A household gray water system collects water that has not come into contact with sewage or food waste. A variety of technologies are available for localized collection, treatment, and use of gray water, ranging in cost from a few hundred to thousands of dollars or more depending on the scale and application. Simple systems may be just a collection barrel with a hose bib for funneling gray water to outside plants. More expensive systems involve separate plumbing systems throughout the home to collect, partially filter or treat, and temporarily store (or it will putrefy) gray water.
Gray Water’s Evolving Patchwork of Regulations
Historically, U.S. plumbing codes did not distinguish between gray water and black water. Where they exist, gray water laws, regulations, and policies are set (and enforced) at the state and local government levels. Drought-prone California led the nation in developing the first gray water regulations in the late 1980s, with the recognition that this potential source of water could be used for local irrigation. The evolution and adoption of gray water reuse in the decades that followed has been anything but straight-forward.
Colorado was the last Western state to legalize gray water usage in 2013 as one tool to help close an anticipated future water supply gap, but a tool that still remains in its infancy. In Colorado, only two types of gray water systems are legal. This first one is called “laundry to landscape”; the second is more complex and costly. Water from showers or sinks is collected, treated, and stored in a designated tank for no more than 48 hours before reusing for landscaping or flushing toilets. One widely touted, scaled-up example is at a dormitory at the University of Colorado, Boulder. It was built with separate plumbing that collects wastewater from showers and sinks to flush toilets, using almost 2,000 gallons of gray water (and thus saving that amount of potable water) a day during peak use.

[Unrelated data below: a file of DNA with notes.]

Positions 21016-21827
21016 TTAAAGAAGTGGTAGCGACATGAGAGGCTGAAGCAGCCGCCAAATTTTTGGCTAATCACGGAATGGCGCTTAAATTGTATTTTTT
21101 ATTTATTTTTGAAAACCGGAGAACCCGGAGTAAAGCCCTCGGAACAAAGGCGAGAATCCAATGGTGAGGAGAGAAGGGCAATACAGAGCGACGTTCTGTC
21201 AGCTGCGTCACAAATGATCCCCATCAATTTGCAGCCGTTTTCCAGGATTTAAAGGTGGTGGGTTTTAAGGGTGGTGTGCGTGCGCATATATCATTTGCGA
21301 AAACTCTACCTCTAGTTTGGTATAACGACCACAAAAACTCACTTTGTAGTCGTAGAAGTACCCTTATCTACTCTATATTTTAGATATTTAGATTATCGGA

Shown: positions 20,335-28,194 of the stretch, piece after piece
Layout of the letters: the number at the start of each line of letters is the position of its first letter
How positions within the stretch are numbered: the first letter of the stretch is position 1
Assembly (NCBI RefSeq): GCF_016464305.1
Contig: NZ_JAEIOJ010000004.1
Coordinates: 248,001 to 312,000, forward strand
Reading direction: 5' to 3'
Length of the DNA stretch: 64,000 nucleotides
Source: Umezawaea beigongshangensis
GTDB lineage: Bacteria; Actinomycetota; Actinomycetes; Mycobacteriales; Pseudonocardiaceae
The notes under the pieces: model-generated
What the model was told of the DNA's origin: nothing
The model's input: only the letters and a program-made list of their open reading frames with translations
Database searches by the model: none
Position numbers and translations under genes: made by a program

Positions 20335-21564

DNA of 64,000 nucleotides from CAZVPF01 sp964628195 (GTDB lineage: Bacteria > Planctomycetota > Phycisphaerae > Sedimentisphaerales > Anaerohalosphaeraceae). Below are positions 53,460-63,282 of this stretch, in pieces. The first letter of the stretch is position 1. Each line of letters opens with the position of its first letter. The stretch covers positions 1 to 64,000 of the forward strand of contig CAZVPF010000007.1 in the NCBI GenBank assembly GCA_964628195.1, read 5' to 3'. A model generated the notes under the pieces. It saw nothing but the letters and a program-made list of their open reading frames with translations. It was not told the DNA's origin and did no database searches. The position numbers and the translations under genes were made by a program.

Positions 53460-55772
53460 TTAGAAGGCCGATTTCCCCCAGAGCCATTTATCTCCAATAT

Gray Water Critics
To be clear, not everyone is singing the praises of gray water reuse. Some experts remain critical of the practice, warning that gray water is essentially just dilute sewage. Most concerns seem to center on the risk of contaminating drinking water, whether through faulty plumbing cross-connections or seepage of gray water into nearby groundwater wells, which are not routinely disinfected. Unpredictable and changing environmental conditions, such as rainfall amount, can increase the transport of gray water contaminants.
With increasingly prevalent drought conditions in areas like the U.S. Southwest amidst calls to further reduce potable water consumption, emphasis on water reuse as a means of preserving water resources will likely accelerate. Research on the pros and cons of gray water use and the need to protect public health through effective regulation of water reuse will also grow. Responsible domestic reuse of gray water can help preserve and protect our lakes and rivers that support humans, wildlife, recreation, and the environment. For all of these reasons, it is important to pursue effective solutions to the challenges associated with increased domestic gray water use.
Chris Wiant, MPH, PhD, is the former president and CEO of the Caring for Colorado Foundation. He is also chair of the Water Quality & Health Council and a former member of the National Drinking Water Advisory Council.